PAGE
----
|Akabbiro||Muguya (mmamba nto)|
|Omubala Clan motto||Akalya kokka kekeetenda obulyampola, Ssirya mmamba, amazzi nnywa eno ssi Mmamba Namakaka. Gwe ndisanga mu menvu, n'ebikuta alibirya.|
This is biggest and one of the most influential clans in Buganda. It is the only clan that intermarries because it has two groups; mmamba Namakaka and mmamba Kakoboza. Kabaka Bemba of the Tonda dynasty (last king of Muwawa, present day Buganda was of this clan).
The grandfather of the Mmamba Namakaka clan was called Ndiira who came from Masaaba in Bugisu and went to Kirinnya in Busoga where he died. His heir was Mubiru who moved his family to Bumogera in today`s Kenya. They were axe-makers and fishermen and their legend revolves around the lost axe and the lost canoe.
One day, a boy from the native clan of Bumogera came and borrowed an axe from Katenda, son of Mubiru to cut some wooden floats for his fish traps. In the process of cutting down a tree, the axe fell into the water and he could not find it. He went to Katenda and narrated the whole ordeal but the furious Katenda could not accept any other axe but his very one.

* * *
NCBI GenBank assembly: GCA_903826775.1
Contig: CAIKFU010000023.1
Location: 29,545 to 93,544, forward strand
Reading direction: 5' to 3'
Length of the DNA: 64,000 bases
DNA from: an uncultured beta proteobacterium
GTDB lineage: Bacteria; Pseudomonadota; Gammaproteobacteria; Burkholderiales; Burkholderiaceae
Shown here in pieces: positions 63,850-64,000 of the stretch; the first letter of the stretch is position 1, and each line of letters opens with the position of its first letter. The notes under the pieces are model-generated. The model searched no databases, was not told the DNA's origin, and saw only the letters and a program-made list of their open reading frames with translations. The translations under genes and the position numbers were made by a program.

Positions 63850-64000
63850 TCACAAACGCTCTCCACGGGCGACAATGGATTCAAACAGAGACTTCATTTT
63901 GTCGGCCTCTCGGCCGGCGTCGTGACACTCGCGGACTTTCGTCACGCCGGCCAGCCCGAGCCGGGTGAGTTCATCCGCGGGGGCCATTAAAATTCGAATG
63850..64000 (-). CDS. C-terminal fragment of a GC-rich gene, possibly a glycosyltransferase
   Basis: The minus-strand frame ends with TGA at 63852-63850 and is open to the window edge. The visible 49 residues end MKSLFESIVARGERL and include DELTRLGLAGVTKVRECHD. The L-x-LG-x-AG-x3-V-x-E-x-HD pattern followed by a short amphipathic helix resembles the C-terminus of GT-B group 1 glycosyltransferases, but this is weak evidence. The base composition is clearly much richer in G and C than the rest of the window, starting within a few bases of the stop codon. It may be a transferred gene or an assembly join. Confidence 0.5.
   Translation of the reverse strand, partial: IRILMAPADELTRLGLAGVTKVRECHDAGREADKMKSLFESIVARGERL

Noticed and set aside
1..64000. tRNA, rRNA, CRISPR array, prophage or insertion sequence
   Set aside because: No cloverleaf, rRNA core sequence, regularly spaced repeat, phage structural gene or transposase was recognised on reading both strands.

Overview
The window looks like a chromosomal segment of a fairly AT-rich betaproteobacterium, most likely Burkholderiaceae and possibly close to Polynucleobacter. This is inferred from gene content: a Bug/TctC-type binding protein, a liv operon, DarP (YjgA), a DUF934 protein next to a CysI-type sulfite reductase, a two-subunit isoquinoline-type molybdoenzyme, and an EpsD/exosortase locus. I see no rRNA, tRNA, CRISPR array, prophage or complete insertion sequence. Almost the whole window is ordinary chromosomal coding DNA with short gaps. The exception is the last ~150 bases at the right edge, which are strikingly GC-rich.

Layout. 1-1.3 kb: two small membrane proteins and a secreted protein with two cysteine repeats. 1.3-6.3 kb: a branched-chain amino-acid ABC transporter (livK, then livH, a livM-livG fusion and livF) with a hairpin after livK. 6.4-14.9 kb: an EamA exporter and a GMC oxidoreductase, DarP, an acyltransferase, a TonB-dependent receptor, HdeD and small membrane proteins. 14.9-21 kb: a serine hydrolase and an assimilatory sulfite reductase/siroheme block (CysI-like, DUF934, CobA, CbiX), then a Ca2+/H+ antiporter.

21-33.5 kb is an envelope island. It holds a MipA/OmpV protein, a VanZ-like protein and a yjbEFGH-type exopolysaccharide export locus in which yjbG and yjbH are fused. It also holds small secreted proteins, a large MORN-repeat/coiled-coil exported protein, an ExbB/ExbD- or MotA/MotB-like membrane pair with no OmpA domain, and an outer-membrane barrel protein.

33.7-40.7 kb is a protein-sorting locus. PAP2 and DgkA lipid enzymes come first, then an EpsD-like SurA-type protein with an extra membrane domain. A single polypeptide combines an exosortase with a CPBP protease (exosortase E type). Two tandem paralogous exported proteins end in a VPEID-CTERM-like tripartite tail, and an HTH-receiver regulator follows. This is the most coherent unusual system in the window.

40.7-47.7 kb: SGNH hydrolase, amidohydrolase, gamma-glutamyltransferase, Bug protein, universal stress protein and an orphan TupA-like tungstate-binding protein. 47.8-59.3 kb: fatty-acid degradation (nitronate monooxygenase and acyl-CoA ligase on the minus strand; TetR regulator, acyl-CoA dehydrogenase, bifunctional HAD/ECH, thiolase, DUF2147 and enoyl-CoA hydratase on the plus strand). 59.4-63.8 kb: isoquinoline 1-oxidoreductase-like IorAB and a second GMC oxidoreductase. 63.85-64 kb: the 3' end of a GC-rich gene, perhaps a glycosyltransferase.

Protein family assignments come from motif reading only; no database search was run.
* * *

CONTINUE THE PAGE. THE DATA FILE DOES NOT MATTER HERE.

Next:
The young man together with his family went out in the lake to search for this axe which they miraculously found after an intensive underwater search. Katenda was very pleased to get back his axe. This did not go down well with the locals. They found Katenda quite unforgiving and heartless and waited for a moment of revenge. After a long while, Katenda wanted to go fishing but his canoe was engaged so he went to the axe-borrower and asked to lend him his canoe. He gave it to him and Katenda went fishing. Afterwards, he rowed the canoe, anchored it to the lakeside and went home. On learning about his landing, the axe-borrower conspired with someone to go pile stones in the canoe and sink it in the lake. After the expedition, he went to Katenda and demanded his boat to go fishing. They went together where Katenda had left it and it was not there. The case that changed the course of history among the Muguya group of the mmamba clan started because the canoe owner refused any arrangements or compensation. His father Mubiru tried to intervene and pay back the boat but the owner refused his offers and opted for a court trial accusing Katenda of theft.